Global Enforcement, Tech Tactics Are New for Antitrust Chief

Daily Report for Executives provides in-depth coverage of unfolding legislative, regulatory, and judicial news from the nation’s capital, the states, and around the world. This daily news service...

By Liz Crampton

The explosion of international regulators in competition enforcement is among the top issues the Justice Department antitrust division’s incoming leader will be briefed on upon his arrival, a top division official said Sept. 28.

The other change that Makan Delrahim will see immediately is the agency’s use of technology in conducting investigations, said Patricia Brink, the division’s director of civil enforcement, speaking at a conference in New York.

Delrahim, the White House’s pick to be the government’s competition watchdog, could start work as soon as Sept. 29 after a prolonged Senate confirmation process. Nominated in March, he was confirmed Sept. 27 on a 73-21 vote.

Delrahim had a prior stint at the antitrust division in President George W. Bush’s administration as a deputy assistant attorney general. Brink said much has changed in the intervening years.

“One of the first things we’ll do when Makan comes in is give him a briefing of what international cooperation looks like now,” Brink said. “It looks quite frankly very different than it did five years ago, much less 15 years ago.”

International Enforcement

In the Bush years, Delrahim helped form the International Competition Network (ICN), a body of competition enforcers around the world.

At the time, its membership had only about a dozen members. Now more than 100 antitrust regulators are part of what has become well-established and influential network, a reflection of a new global interest in competition enforcement.

About one-fourth of merger challenges in the U.S. involved cooperation with foreign authorities during the investigations, Brink said. Members of the ICN often stay in touch weekly to discuss competition policy and procedural fairness, she said.

“The cooperation has gotten much more frequent and much more deep,” she said.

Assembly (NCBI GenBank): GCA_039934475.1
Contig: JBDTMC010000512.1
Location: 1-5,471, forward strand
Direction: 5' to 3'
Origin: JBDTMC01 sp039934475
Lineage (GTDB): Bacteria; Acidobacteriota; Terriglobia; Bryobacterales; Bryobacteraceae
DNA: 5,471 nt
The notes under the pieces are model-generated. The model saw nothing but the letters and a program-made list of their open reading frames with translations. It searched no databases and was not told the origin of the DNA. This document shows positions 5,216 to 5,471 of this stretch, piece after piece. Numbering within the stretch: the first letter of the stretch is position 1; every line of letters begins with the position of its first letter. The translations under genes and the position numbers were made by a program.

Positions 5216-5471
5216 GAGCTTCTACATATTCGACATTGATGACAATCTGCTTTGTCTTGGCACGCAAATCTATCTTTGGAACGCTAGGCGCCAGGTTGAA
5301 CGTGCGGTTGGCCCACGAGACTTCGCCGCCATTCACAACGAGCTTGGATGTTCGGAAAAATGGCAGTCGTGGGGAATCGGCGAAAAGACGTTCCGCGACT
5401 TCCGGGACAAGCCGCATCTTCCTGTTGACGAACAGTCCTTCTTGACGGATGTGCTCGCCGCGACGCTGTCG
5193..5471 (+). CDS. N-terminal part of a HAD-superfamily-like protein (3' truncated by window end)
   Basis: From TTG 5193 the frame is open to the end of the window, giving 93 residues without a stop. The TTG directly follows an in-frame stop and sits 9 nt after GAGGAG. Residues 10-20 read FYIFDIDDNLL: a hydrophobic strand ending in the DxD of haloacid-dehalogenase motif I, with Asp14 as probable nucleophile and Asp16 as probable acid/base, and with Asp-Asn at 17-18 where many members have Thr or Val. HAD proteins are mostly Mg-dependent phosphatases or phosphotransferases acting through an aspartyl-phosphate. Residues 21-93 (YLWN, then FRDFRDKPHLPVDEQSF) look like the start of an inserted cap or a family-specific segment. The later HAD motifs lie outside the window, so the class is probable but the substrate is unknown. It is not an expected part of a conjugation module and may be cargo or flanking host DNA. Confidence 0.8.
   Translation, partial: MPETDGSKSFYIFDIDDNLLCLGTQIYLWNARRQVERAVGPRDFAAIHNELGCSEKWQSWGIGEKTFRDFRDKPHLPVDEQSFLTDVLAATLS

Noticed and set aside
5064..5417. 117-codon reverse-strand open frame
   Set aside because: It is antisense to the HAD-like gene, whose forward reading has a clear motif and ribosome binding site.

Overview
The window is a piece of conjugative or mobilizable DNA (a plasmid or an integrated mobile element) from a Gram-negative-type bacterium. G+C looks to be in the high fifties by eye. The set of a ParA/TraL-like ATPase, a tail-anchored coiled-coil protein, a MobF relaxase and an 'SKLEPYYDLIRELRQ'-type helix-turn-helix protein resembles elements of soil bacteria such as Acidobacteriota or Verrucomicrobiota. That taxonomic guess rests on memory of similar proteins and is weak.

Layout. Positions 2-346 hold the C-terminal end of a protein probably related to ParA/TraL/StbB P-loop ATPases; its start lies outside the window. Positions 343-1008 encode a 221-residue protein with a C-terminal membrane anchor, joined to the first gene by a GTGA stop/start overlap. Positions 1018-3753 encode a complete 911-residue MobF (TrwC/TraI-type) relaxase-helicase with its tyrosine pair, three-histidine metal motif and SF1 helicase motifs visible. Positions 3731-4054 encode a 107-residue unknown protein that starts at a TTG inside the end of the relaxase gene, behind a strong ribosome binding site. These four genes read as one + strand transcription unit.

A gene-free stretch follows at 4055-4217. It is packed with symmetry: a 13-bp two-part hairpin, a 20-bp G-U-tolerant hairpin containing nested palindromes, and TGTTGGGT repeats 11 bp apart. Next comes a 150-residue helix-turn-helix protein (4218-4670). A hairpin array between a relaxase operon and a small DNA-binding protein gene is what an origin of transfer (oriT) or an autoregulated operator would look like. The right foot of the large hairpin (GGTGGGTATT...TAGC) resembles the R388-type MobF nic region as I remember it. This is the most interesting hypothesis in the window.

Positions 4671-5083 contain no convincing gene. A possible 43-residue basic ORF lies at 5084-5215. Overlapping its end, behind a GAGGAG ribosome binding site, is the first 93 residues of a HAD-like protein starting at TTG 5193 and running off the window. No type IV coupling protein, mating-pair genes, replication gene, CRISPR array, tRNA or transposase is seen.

NAFTA Chapter

Delrahim will play a leading role in advising U.S. trade officials as NAFTA renegotiation talks develop. Brink said the trade discussions are an opportunity for the U.S. to shape a competition chapter that would aim to make sure that U.S. companies “will be treated fairly and afforded processes that are transparent.”

The U.S. Trade Representative announced Sept. 28 that NAFTA’s competition chapter is expected to be completed before the next round of negotiations, which start on Oct. 11.

“You can expect that the antitrust division will advocate strongly that competition policies should promote efficiency and consumer welfare and should not be used for industrial policy objectives or to favor certain national champions,” Brink said.

Tech Improvement

Delrahim also will see the new ways division attorneys use electronic tools in investigations, she said.

In 2015, for example, the division set up a protocol for analyzing “predictive coding” that firms provide to the agency during investigations. Predictive coding, also known as e-discovery, uses machines to quickly locate relevant documents and expedite reviews. It’s a way for the government to get more information faster, officials say.

The antitrust division has also begun requesting information stored on social media accounts like Twitter Inc. and Facebook Inc. when collecting documents from companies under investigation. Delrahim’s previous stint at the division, from 2003 to 2005, occurred as Facebook was in its infancy and Twitter didn’t exist.

To contact the reporter on this story: Liz Crampton in Washington at lcrampton@bna.com

To contact the editor responsible for this story: Fawn Johnson at fjohnson@bna.com

Copyright © 2017 The Bureau of National Affairs, Inc. All Rights Reserved.

Try Daily Report for Executives